Posted on July 15, 2016
While I’m a huge advocate of manual metering (it’s all I’ve ever used), I stop short of saying everyone shoot shoot in manual mode. But I do believe that anyone who is serious about their photography should at least be comfortable shooting in manual mode. That means understanding how a light meter “sees” a scene, the information the meter returns, and how each of the camera’s three exposure variables affect an image. (I won’t get into the rudiments of metering now, but you can brush up here: Exposure basics.)
We have three ways to control the amount of light our sensor records:
Every image you capture uses a combination of these three variables to establish the exposure (amount of light) for every image. And because the variable you choose to adjust affects more than just the exposure of your image, if you can’t justify your choice for each of the three exposure settings for every shot (if it’s not a conscious decision), you have a wonderful opportunity to improve.
To illustrate, I’ll explain my exposure choices in the dogwood image above (a new image, captured during my 2016 Yosemite Moonbow and Wildflowers workshop in April). Though I used f/8, 1/125 second, and ISO 1600 to achieve my desired exposure, keep in mind that I could have achieved exactly the same exposure by choosing f16, 1/4 second, and ISO 100. Or f5.6, 1/500, and ISO 6400. Or a virtually unlimited variety of other combinations that all would have captured the same amount of light. But since whatever exposure combination I decide on will potentially yield a completely different image (different depth, different motion, different noise), I had to be very careful with my decisions.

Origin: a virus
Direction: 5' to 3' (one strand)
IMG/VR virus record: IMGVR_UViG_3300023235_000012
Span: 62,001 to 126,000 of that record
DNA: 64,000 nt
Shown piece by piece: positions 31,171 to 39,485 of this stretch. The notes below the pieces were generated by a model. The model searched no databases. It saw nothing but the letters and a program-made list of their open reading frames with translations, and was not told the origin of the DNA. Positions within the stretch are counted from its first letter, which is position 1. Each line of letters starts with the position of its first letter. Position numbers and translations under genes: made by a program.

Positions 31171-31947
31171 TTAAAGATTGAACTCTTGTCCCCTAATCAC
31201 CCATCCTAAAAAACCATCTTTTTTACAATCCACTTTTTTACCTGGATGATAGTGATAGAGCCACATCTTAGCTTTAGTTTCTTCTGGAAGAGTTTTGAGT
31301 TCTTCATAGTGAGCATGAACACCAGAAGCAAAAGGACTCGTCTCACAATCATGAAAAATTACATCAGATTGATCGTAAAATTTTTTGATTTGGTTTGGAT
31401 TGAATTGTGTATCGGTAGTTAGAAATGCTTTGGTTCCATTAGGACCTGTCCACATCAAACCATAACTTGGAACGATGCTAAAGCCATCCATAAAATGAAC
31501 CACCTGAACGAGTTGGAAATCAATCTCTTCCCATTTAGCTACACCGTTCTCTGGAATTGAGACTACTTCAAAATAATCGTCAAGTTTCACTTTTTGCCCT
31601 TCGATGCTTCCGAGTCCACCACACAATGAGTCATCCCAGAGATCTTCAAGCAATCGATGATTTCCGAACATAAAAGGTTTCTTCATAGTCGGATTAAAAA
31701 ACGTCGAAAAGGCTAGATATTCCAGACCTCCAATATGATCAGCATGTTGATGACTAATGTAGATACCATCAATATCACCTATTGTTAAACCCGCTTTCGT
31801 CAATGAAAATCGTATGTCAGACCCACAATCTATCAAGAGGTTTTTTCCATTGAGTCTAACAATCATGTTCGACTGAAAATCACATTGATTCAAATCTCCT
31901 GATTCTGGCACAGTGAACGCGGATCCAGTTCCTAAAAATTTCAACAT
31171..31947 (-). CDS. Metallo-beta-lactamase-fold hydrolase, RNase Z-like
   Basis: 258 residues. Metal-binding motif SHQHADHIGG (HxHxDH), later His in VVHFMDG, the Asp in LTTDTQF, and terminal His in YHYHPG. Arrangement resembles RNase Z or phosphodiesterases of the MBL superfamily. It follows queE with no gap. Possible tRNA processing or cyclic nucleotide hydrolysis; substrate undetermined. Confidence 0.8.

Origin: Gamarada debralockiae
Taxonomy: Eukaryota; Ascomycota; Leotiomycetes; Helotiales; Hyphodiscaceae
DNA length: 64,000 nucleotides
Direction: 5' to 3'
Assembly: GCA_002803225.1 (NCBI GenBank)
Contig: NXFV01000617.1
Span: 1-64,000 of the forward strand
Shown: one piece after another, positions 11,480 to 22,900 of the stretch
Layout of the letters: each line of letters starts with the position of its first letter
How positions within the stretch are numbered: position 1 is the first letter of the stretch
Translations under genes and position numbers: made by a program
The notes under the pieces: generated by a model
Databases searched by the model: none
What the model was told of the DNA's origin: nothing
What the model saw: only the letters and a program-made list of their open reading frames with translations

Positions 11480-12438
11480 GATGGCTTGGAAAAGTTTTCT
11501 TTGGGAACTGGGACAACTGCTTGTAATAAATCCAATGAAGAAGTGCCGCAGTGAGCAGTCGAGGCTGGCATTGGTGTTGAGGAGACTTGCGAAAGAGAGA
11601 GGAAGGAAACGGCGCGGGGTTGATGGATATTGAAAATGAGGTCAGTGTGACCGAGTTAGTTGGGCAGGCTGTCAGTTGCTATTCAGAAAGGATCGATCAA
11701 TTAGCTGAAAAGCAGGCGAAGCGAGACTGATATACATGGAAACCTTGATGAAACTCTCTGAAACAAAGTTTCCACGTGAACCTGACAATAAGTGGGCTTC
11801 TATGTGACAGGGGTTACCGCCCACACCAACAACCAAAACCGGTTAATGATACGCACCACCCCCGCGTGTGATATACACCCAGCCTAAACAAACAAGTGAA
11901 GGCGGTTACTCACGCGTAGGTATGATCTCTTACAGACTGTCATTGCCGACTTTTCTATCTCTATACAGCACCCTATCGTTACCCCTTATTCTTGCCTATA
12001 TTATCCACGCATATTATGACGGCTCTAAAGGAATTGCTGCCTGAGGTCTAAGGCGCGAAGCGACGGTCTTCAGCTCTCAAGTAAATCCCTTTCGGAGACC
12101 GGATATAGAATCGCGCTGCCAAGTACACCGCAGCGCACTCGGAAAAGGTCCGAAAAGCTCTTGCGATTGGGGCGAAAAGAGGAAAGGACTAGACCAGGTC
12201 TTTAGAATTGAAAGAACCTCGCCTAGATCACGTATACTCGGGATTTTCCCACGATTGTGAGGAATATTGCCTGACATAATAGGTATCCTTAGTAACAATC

So here goes:
This was my process and rationale for this image. Depending on the factors I’m dealing with, my process might follow a completely different path for another image.
In general I tell people just learning to master manual metering to approach every scene with a tripod (non-negotiable—with no tripod, my suggestions below aren’t valid) and this mindset:
These guidelines certainly don’t apply to all situations, but they’re a good starting point that will simplify the decision making process until you get more comfortable juggling your exposure variables. And keep in mind that you’ll need to deviate from f/11 and ISO 100 whenever your creative needs and the scene conditions (such as wind or moving water) dictate. Practice makes perfect.
(Images that required a very specific combination of exposure variables)